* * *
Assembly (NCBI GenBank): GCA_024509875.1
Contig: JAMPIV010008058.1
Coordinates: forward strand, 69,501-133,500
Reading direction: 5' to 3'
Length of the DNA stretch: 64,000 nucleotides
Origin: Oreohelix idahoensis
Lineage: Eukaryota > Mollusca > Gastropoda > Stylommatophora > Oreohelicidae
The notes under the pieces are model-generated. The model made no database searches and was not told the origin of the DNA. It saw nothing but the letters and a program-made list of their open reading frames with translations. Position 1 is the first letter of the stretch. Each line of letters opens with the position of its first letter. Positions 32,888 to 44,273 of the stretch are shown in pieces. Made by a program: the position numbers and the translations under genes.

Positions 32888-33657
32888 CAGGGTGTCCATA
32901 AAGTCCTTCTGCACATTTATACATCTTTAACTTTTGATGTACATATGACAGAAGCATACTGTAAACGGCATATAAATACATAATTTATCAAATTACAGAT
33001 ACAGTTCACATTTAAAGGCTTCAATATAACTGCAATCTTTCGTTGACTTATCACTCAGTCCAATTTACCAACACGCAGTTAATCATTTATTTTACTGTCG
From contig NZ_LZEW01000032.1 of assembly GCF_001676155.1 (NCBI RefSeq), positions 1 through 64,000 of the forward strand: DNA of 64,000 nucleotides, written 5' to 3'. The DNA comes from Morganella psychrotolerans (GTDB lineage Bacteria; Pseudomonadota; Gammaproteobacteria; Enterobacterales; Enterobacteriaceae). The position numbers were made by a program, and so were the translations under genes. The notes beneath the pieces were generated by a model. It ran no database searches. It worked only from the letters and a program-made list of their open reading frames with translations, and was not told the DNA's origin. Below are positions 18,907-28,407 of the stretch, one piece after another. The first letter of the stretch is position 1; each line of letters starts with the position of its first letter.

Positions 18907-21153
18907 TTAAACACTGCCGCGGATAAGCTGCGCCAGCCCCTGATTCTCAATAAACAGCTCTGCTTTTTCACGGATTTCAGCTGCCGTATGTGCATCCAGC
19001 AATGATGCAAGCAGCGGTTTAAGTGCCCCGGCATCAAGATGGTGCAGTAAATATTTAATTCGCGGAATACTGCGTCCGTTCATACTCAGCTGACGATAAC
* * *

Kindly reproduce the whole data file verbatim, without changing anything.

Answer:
Assembly (NCBI GenBank): GCA_024509875.1
Contig: JAMPIV010008058.1
Coordinates: forward strand, 69,501-133,500
Reading direction: 5' to 3'
Length of the DNA stretch: 64,000 nucleotides
Origin: Oreohelix idahoensis
Lineage: Eukaryota > Mollusca > Gastropoda > Stylommatophora > Oreohelicidae
The notes under the pieces are model-generated. The model made no database searches and was not told the origin of the DNA. It saw nothing but the letters and a program-made list of their open reading frames with translations. Position 1 is the first letter of the stretch. Each line of letters opens with the position of its first letter. Positions 32,888 to 44,273 of the stretch are shown in pieces. Made by a program: the position numbers and the translations under genes.

Positions 32888-33657
32888 CAGGGTGTCCATA
32901 AAGTCCTTCTGCACATTTATACATCTTTAACTTTTGATGTACATATGACAGAAGCATACTGTAAACGGCATATAAATACATAATTTATCAAATTACAGAT
33001 ACAGTTCACATTTAAAGGCTTCAATATAACTGCAATCTTTCGTTGACTTATCACTCAGTCCAATTTACCAACACGCAGTTAATCATTTATTTTACTGTCG
From contig NZ_LZEW01000032.1 of assembly GCF_001676155.1 (NCBI RefSeq), positions 1 through 64,000 of the forward strand: DNA of 64,000 nucleotides, written 5' to 3'. The DNA comes from Morganella psychrotolerans (GTDB lineage Bacteria; Pseudomonadota; Gammaproteobacteria; Enterobacterales; Enterobacteriaceae). The position numbers were made by a program, and so were the translations under genes. The notes beneath the pieces were generated by a model. It ran no database searches. It worked only from the letters and a program-made list of their open reading frames with translations, and was not told the DNA's origin. Below are positions 18,907-28,407 of the stretch, one piece after another. The first letter of the stretch is position 1; each line of letters starts with the position of its first letter.

Positions 18907-21153
18907 TTAAACACTGCCGCGGATAAGCTGCGCCAGCCCCTGATTCTCAATAAACAGCTCTGCTTTTTCACGGATTTCAGCTGCCGTATGTGCATCCAGC
19001 AATGATGCAAGCAGCGGTTTAAGTGCCCCGGCATCAAGATGGTGCAGTAAATATTTAATTCGCGGAATACTGCGTCCGTTCATACTCAGCTGACGATAAC